Skip to main content

House Call: Two Hearings. One Day. No Clue.

Last week, two House committees held hearings on cryptocurrency on Capitol Hill. I would bet a single bitcoin that you couldn't guess both committees. If you guessed the Committee on Financial Services (well, the Subcommittee on Monetary Policy and Trade (MPT)), you're right. If you guessed the Committee on Agriculture (Ag Committee), you might be a policy wonk and you probably know all that follows already.

The hearings were as illuminating as one would expect. The Ag Committee's hearing was entitled, "Cryptocurrencies: Oversight of New Assets in the Digital Age." The purpose of the hearing was to "shed light on the promise of digital assets and the regulatory challenges facing this new asset class." Their difficulty in conceptualizing when digital assets are securities or commodities or neither was pretty apparent. We can't really fault them for that because no one seems to have a comprehensive legal framework. However, there was an apparent interest in knowing more, closing the regulatory gaps, and promoting strong and well-regulated markets for digital assets. I think I most appreciated that one Congressmember raised the question as to whether the current laws are appropriate for these new digital assets. And in case you're wondering why the Ag Committee cares at all about cryptocurrency, it's because it has an interest in all commodity markets--including those trading digital assets (Ag Committee: not just for farmers anymore!).

On the (almost) flip side, the MPT subcommittee set out to "consider cryptocurrencies as money...evaluate the merits of any uses by central banks of cryptocurrencies, and discuss the future of both cryptocurrencies and physical cash." Some of the more notable comments came from subcommittee members with a more pessimistic (or uninformed) approach to their evaluation. One Congressmember offered that cryptocurrency should be illegal because mining uses electricity (huh?). One Congressmember suggested that cryptocurrency is only used in "facilitating narcotics trafficking, terrorism, and tax evasion," while another pondered how cryptocurrency will affect the almighty dollar.

The takeaways: they still don't know what's going on. If you don't believe me, check out the coverage below.

MPT Subcommittee Hearing
The Future of Money: Digital Currency



Ag Committee Hearing
Cryptocurrencies: Oversight of New Assets in the Digital Age

Comments

Popular posts from this blog

The Rundown on CBDCs

Everyday there is a news report about a country that is "exploring" or "studying" the possibility of developing a central bank digital currency (CBDC). In the past few days, I've read articles about Rwanda, Israel and France looking to pilot programs with CBDCs. And yesterday, the Bank of International Settlements announced its backing of the development of CBDCs. With approximately 80% of central banks around the world taking a closer look at CBDCs, now is as good a time as any to learn more about them. What Are They? A central bank digital currency is exactly what it sounds like--a digital currency issued by a central bank. In the same way our central bank, the Federal Reserve, issues the U.S. dollar, it would similarly issue some official U.S. digital currency ('digital dollar'). This is pretty much where the simplicity of it all ends. Things get really hairy (really fast) when central banks have to figure out how CBDCs fit into a traditional financ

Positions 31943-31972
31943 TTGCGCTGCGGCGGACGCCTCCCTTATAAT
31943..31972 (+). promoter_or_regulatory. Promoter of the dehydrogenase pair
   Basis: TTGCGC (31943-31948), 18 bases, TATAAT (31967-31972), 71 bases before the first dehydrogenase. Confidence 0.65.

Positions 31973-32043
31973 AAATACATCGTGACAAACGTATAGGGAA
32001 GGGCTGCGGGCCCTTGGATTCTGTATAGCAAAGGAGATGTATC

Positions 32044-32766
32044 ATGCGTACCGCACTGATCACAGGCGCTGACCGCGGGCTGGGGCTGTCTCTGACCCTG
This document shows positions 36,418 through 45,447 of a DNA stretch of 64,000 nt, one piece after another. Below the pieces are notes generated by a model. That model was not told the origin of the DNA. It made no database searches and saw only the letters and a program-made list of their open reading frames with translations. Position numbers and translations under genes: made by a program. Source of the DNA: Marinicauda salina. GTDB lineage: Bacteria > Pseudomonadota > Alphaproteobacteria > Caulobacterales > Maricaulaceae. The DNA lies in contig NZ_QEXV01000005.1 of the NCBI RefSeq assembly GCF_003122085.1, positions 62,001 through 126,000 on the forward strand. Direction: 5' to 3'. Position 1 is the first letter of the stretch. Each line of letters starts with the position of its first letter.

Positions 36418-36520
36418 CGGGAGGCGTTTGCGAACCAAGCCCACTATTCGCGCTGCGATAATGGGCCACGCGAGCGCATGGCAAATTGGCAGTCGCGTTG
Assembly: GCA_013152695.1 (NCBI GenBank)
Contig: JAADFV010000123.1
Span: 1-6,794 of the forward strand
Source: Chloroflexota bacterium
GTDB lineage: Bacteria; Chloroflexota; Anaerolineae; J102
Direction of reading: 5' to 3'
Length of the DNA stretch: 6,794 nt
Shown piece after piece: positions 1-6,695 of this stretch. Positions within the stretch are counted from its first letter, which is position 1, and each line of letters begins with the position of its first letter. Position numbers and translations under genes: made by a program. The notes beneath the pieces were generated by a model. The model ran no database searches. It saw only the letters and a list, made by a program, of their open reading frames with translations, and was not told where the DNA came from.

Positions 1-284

ABCs of DeF(i)

The summer of 2020 is notable for a host of reasons. A pandemic. #BLM protests. USPS shenanigans. But within the blockchain/crypto space, the summer of 2020 will be remembered as "DeFi Summer." Short for "decentralized finance," DeFi refers to a system of automated financial arrangements stored and executed on a distributed ledger such as blockchain. One of my business faves, Mark Cuban, recently touted the potential for DeFi to explode in the next 10 years. I may be biased but I agree; DeFi has the potential to revolutionize finance. Automation is Key We know that blockchain can facilitate peer-to-peer transactions in a trustless environment, that transactions happen without the need for a third party intermediary, and that an immutable record of the transaction is stored on the ledger. In other words, transactions happen automatically and records of transactions are incapable of being changed. This is why bitcoin was created. This is blockchain 1.0. We also know

Happy New Year! + OCC OKs Stablecoins

Happy New Year from the most consistently inconsistent blogger to ever have blogged! I've finally accepted myself for who and what I am in hope that I'll surprise myself by becoming inconsistently consistent. I'm trying to make 2021 "The year of execution" so *fingers crossed* we shall see. On to the Office of the Comptroller of the Currency (OCC)... Yesterday, the OCC announced (well, clarified) that banks are able to use distributed ledger technology (e.g., blockchain) to verify and store transactions and they are also able to transact stablecoins. Banks must continue to comply with the applicable laws and other sound banking practices, such as "Know Your Customer," anti-money laundering controls, and Office of Foreign Assets Control sanctions. However, the OCC recognizes the efficiency and security benefits associated with blockchain technology in banking. The regulator also recognizes the banking industry's track record of competently (mostly) de